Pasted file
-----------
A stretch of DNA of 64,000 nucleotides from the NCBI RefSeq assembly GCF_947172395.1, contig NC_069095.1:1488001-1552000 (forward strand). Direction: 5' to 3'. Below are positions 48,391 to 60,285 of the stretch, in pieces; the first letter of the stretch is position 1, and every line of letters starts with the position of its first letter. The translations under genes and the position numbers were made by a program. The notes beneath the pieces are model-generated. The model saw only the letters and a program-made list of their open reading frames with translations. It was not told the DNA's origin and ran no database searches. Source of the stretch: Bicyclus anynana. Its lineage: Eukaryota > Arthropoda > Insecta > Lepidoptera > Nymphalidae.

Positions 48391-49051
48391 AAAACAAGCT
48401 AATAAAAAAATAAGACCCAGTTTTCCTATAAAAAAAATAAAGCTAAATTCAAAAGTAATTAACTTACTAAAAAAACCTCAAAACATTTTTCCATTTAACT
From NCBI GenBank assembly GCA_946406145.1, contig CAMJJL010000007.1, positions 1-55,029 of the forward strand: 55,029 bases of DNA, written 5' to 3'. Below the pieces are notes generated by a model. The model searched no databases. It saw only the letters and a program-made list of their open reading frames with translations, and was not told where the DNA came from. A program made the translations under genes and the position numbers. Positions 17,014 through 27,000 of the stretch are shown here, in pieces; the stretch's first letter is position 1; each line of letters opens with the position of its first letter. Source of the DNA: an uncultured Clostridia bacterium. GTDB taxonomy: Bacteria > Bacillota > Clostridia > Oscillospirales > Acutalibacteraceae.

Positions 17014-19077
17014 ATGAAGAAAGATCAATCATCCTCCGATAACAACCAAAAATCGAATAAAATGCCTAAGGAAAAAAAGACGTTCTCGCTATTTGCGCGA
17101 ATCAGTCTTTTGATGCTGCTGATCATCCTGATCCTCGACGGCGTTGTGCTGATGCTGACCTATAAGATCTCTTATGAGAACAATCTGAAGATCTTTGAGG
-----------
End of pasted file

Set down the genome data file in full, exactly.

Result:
A stretch of DNA of 64,000 nucleotides from the NCBI RefSeq assembly GCF_947172395.1, contig NC_069095.1:1488001-1552000 (forward strand). Direction: 5' to 3'. Below are positions 48,391 to 60,285 of the stretch, in pieces; the first letter of the stretch is position 1, and every line of letters starts with the position of its first letter. The translations under genes and the position numbers were made by a program. The notes beneath the pieces are model-generated. The model saw only the letters and a program-made list of their open reading frames with translations. It was not told the DNA's origin and ran no database searches. Source of the stretch: Bicyclus anynana. Its lineage: Eukaryota > Arthropoda > Insecta > Lepidoptera > Nymphalidae.

Positions 48391-49051
48391 AAAACAAGCT
48401 AATAAAAAAATAAGACCCAGTTTTCCTATAAAAAAAATAAAGCTAAATTCAAAAGTAATTAACTTACTAAAAAAACCTCAAAACATTTTTCCATTTAACT
From NCBI GenBank assembly GCA_946406145.1, contig CAMJJL010000007.1, positions 1-55,029 of the forward strand: 55,029 bases of DNA, written 5' to 3'. Below the pieces are notes generated by a model. The model searched no databases. It saw only the letters and a program-made list of their open reading frames with translations, and was not told where the DNA came from. A program made the translations under genes and the position numbers. Positions 17,014 through 27,000 of the stretch are shown here, in pieces; the stretch's first letter is position 1; each line of letters opens with the position of its first letter. Source of the DNA: an uncultured Clostridia bacterium. GTDB taxonomy: Bacteria > Bacillota > Clostridia > Oscillospirales > Acutalibacteraceae.

Positions 17014-19077
17014 ATGAAGAAAGATCAATCATCCTCCGATAACAACCAAAAATCGAATAAAATGCCTAAGGAAAAAAAGACGTTCTCGCTATTTGCGCGA
17101 ATCAGTCTTTTGATGCTGCTGATCATCCTGATCCTCGACGGCGTTGTGCTGATGCTGACCTATAAGATCTCTTATGAGAACAATCTGAAGATCTTTGAGG